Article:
Prepare the parts of the stool. enredandonogaraxe.club

Sanding and painting the stool

It was his turn, he has been waiting for some time to finish it. To finish this wooden stool I had to sand it, paint the structure, stain and varnish the seat board and assemble it all together (and some plans that I had to put on sale…). In this post we are going to see how I sanded and painted it. The staining and varnishing part and the assembly part will be other entries. Mostly to avoid making a very long post with several videos.

This part of painting the stool structure was actually four stages: sanding, protective primer, priming and painting, so let’s go through them one by one.

Sanding:

Wood sanding blocks

To sand the stool I used an orbital sander with medium grit sandpaper since the slats I buy are not usually planed and sanded (so they are cheaper). With this machine the faces are sanded without too much work although it is not convenient to use a very coarse sandpaper grain or we will have marks in the wood in the form of small circles (due to the movement that the machine makes) that we would have to remove with another sandpaper with a smaller grain before using the definitive fine sandpaper.

After using the machine I went over it by hand with a medium grit sanding block, sanded the rounded corners well with a piece of fine sandpaper and finally went over everything with a fine sanding block. These sanding blocks made of foam are very comfortable to use because they adapt to the shape of the wood and generally last a long time. If what we are going to sand is a flat surface we can use a sandpaper around a wooden block.

When we are sanding we never seem to get the piece perfect, until we get tired of it. As long as the surface is smooth and free of sanding marks is enough for me.

Protective background:

Protective background for wood

To all the furniture (I say all as if I were dedicated to this) I give a coat or two of protective antifungal and anticarcoma primer. It may not be necessary in all cases, but I think it is better to be safe than sorry. If you have ever had woodworm or moth in a piece of furniture, you will know how difficult it can be to eliminate them, even when using specialized products.

In addition, it is transmitted from one piece of furniture to another without us realizing it and when we start to see those little holes in the furniture (those that make that beautiful antique effect) from which a very fine sawdust falls, it means that we are already invaded. Then it’s time to take a syringe and start injecting anti-carcoma product into the holes. A very tedious job that is best avoided by treating the furniture during its manufacture.

Priming:

The primer is a paint that covers the pore of the wood and leaves a suitable surface for subsequent painting, or at least that’s how they sell it to us. But is it worth it? In my opinion if you want a good finish yes. After sanding it seems that everything is going to be smooth and perfect, but in reality when sanding, no matter how fine the sandpaper we use, we will always leave very small loose wood fibers. When they are lying down they are not noticeable when touched, but when they get wet they rise up and create a small sandpaper effect to the touch. In some cases (depending on the type of wood I think) wetting the surface, letting it dry and sanding it with fine sandpaper is enough. If we use pine or spruce it seems that this trick does not work well (at least it did not work for me), so the best thing to do is to give the primer and once dry give a little sanding with fine sandpaper, enough to leave the surface smooth but careful not to leave the wood without primer. Perhaps two coats of primer would be good if we see that we do not have all the wood well covered.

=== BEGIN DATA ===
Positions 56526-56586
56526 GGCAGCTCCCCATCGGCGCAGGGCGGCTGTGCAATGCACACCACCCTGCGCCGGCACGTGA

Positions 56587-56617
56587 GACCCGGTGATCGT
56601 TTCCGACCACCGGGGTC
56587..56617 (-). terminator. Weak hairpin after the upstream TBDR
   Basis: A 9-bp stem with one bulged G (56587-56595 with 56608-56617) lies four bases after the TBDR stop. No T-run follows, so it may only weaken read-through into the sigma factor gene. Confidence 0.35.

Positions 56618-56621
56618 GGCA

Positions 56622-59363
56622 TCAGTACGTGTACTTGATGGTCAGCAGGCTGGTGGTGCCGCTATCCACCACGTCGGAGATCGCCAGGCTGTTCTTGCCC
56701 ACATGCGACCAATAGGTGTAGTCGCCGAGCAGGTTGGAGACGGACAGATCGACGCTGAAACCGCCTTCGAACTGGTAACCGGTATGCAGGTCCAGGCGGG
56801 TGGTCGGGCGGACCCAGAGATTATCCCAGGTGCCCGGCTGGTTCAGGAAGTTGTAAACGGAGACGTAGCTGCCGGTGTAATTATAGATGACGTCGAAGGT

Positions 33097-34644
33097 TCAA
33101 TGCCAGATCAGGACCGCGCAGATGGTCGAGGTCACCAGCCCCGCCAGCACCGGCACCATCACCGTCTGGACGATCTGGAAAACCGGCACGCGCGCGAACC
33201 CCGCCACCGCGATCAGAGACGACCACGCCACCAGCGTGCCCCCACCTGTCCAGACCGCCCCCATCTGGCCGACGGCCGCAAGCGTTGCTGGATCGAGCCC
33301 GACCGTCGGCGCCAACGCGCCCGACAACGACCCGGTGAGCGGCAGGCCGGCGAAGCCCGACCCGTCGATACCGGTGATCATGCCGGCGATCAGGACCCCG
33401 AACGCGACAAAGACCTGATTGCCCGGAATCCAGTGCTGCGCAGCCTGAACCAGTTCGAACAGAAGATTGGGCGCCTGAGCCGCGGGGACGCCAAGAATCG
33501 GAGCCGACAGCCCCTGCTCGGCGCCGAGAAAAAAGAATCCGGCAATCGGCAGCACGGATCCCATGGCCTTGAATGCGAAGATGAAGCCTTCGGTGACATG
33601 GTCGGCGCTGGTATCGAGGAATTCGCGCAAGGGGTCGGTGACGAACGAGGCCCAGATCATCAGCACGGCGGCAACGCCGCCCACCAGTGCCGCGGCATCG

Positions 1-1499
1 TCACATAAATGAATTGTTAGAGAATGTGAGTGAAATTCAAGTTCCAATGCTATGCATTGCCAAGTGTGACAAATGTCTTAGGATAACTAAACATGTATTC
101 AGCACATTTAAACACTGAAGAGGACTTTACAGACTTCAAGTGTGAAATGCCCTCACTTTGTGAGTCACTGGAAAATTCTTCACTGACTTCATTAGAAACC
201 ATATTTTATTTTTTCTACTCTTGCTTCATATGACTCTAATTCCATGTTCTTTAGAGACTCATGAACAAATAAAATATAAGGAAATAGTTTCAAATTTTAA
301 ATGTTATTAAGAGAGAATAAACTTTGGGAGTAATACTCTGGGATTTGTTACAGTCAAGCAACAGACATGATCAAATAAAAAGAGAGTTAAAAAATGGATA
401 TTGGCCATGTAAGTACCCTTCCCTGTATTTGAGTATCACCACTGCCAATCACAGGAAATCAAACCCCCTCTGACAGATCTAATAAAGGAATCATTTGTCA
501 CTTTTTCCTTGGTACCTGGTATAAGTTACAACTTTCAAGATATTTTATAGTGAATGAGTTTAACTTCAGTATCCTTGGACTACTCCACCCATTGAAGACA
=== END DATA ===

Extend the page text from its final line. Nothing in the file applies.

What if we want to varnish? We give a first coat of varnish, sand smoothly and give the final coat.
To prevent the pieces from resting on the table after priming and painting, we can make some feet with nails and pieces of newspaper. In the video you will see it better.

Painting:

For painting (and for priming and varnishing) a suitable mask must be used. Another option is to paint in a very well ventilated place, but air currents will cause dust motes to be deposited on the paint, which will spoil the final result. There are masks that fit very tightly to the face so that no air enters except through the filters. These filters are purchased according to the use we need. They come in the form of cartridges and are screwed to the sides of the mask. If you want the paint to look good, the best thing to do is to buy one of these masks to be able to paint in a place without air currents.

The video is a bit monotonous, painting and painting. Also, due to light problems (as the clouds passed I had more or less light), or perhaps because of not adjusting the camera’s white balance properly, some scenes come out darker than others. You will also notice that there is a little less resolution in the images and I am still unable to record with the camcorder. The point is to continue.

Painter's mask.

I have to admit that I am not very good at painting, and that in too many occasions the final result is a matter of chance. You will see in this video at the end that the result is quite bad. I will re-sand everything and paint more calmly (and record another video) and hopefully get a better finish. I have to learn how to paint with a spray gun.

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